Antelope space-use and behaviour indicate multi-level responses to varying anthropogenic influences in a highly human-dominated landscape
Cite this dataset
Jha, Rohit Raj; Isvaran, Kavita (2022). Antelope space-use and behaviour indicate multi-level responses to varying anthropogenic influences in a highly human-dominated landscape [Dataset]. Dryad. https://doi.org/10.5061/dryad.jq2bvq89k
A primary means of conserving a species or a habitat in a human-dominated landscape is through promoting coexistence with humans while minimizing conflict. For this, we should understand how wildlife are impacted by direct and indirect human activities. Such information is rare from areas with high human densities. To investigate how animals respond to altered ecological conditions in human-dominated landscapes, we focussed on a wild herbivore of conservation concern in Krishnasaar Conservation Area (KrCA) in Nepal. Here, blackbuck, Antilope cervicapra, a generalist grazer, lives in refugia located in a growing human population. We studied the impacts of humans on habitat use and behaviour of blackbuck. We laid 250 x 250 m grid cells in the entire KrCA and carried out indirect sign surveys with three replications for habitat use assessment. We observed herds of blackbuck for 89 hours in different habitat types using scan sampling methods. Our habitat-use survey showed that habitats under intensive human use were hardly used by blackbuck, even when high-quality forage was available. Habitat openness was the major predictor of habitat-use inside the core area, where levels of human activities were low. We also found a positive correlation between habitat use by blackbuck and livestock. Blackbuck were substantially more vigilant when they were in forest than in grassland, again indicating an influence of risk. Overall, blackbuck appear to be sensitive to risk associated with both natural and anthropogenic factors. Our findings have direct implications for managing human-wildlife interactions in this landscape, specifically regarding strategies for livestock grazing in habitats highly used by blackbuck and concerning predictions of how changing land use will impact long-term persistence of blackbuck. Our work suggests that wild herbivores may be able to persist in landscapes with high human densities so long as there are refuges where human activities are relatively low.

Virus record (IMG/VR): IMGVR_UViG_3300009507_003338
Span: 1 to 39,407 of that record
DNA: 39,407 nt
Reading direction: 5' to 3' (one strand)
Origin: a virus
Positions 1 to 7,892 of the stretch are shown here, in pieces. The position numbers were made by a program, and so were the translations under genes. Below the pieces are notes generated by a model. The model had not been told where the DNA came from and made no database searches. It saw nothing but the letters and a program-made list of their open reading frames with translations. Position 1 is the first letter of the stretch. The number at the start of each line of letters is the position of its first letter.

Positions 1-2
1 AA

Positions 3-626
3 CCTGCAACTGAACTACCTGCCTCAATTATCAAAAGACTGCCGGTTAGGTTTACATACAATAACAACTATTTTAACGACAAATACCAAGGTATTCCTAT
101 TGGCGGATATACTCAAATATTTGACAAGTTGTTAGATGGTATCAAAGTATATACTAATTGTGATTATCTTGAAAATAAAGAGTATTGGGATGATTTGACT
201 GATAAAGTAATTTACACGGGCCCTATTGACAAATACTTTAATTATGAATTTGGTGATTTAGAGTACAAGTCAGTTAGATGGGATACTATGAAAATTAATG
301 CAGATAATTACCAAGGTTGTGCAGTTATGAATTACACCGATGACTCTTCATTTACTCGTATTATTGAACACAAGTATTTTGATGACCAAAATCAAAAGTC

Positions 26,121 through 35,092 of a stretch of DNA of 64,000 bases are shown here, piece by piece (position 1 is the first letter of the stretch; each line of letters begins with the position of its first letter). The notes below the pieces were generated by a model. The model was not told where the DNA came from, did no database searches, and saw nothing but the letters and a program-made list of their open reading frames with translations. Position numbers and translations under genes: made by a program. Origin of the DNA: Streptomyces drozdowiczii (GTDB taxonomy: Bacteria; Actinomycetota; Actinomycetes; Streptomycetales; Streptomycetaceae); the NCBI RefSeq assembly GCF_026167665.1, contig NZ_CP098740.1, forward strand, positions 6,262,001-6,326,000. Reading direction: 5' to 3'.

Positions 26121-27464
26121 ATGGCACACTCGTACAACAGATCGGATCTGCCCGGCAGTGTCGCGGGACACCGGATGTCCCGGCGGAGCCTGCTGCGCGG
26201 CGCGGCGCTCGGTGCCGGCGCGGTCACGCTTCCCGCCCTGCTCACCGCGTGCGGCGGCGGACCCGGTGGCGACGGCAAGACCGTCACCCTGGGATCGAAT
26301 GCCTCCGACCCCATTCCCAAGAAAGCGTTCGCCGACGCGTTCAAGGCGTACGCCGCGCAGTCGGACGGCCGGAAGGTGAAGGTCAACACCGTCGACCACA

Three different methods were used to collect the data during this study. First, we use a sign survey to collect data about habitat use by black. Sign survey was repetitively done for three months generating three sets of observations, one for each month.
For behaviour observation, we used both group scan sampling method and focal animal observation method. The group scan sampling method was used to observe general behaviour observation and focal animal observation method was used to access vigilance behaviour in blackbuck.
The data is in CSV format and can be opened in most data analyzing tools or can be converted to required format.
Tata Institute of Fundamental Research